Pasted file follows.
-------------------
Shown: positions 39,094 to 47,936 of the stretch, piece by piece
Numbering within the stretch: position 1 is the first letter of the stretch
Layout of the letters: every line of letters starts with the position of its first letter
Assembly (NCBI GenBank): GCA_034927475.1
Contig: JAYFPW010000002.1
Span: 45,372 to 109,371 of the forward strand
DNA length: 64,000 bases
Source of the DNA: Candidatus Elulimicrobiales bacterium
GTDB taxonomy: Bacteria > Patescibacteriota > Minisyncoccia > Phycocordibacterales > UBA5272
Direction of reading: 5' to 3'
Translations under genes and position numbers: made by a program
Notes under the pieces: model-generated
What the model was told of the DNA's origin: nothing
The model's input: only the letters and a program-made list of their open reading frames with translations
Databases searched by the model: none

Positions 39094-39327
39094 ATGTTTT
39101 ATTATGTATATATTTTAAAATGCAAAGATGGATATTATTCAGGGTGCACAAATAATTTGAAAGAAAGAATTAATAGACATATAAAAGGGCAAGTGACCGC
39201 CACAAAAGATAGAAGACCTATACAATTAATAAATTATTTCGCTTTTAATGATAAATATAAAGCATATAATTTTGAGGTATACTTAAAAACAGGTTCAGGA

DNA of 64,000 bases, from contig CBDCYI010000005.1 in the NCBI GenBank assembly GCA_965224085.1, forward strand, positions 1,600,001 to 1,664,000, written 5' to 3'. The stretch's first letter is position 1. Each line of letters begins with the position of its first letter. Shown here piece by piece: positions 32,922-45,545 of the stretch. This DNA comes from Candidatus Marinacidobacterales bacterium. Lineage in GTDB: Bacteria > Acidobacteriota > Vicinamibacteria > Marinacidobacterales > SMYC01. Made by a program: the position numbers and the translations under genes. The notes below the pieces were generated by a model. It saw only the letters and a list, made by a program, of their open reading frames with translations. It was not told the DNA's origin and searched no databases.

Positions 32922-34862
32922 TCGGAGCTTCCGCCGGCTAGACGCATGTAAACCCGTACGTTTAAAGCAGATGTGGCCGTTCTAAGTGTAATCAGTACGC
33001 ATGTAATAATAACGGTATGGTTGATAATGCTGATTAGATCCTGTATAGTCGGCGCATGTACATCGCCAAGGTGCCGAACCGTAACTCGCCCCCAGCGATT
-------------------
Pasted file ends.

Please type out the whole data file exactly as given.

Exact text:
Shown: positions 39,094 to 47,936 of the stretch, piece by piece
Numbering within the stretch: position 1 is the first letter of the stretch
Layout of the letters: every line of letters starts with the position of its first letter
Assembly (NCBI GenBank): GCA_034927475.1
Contig: JAYFPW010000002.1
Span: 45,372 to 109,371 of the forward strand
DNA length: 64,000 bases
Source of the DNA: Candidatus Elulimicrobiales bacterium
GTDB taxonomy: Bacteria > Patescibacteriota > Minisyncoccia > Phycocordibacterales > UBA5272
Direction of reading: 5' to 3'
Translations under genes and position numbers: made by a program
Notes under the pieces: model-generated
What the model was told of the DNA's origin: nothing
The model's input: only the letters and a program-made list of their open reading frames with translations
Databases searched by the model: none

Positions 39094-39327
39094 ATGTTTT
39101 ATTATGTATATATTTTAAAATGCAAAGATGGATATTATTCAGGGTGCACAAATAATTTGAAAGAAAGAATTAATAGACATATAAAAGGGCAAGTGACCGC
39201 CACAAAAGATAGAAGACCTATACAATTAATAAATTATTTCGCTTTTAATGATAAATATAAAGCATATAATTTTGAGGTATACTTAAAAACAGGTTCAGGA

DNA of 64,000 bases, from contig CBDCYI010000005.1 in the NCBI GenBank assembly GCA_965224085.1, forward strand, positions 1,600,001 to 1,664,000, written 5' to 3'. The stretch's first letter is position 1. Each line of letters begins with the position of its first letter. Shown here piece by piece: positions 32,922-45,545 of the stretch. This DNA comes from Candidatus Marinacidobacterales bacterium. Lineage in GTDB: Bacteria > Acidobacteriota > Vicinamibacteria > Marinacidobacterales > SMYC01. Made by a program: the position numbers and the translations under genes. The notes below the pieces were generated by a model. It saw only the letters and a list, made by a program, of their open reading frames with translations. It was not told the DNA's origin and searched no databases.

Positions 32922-34862
32922 TCGGAGCTTCCGCCGGCTAGACGCATGTAAACCCGTACGTTTAAAGCAGATGTGGCCGTTCTAAGTGTAATCAGTACGC
33001 ATGTAATAATAACGGTATGGTTGATAATGCTGATTAGATCCTGTATAGTCGGCGCATGTACATCGCCAAGGTGCCGAACCGTAACTCGCCCCCAGCGATT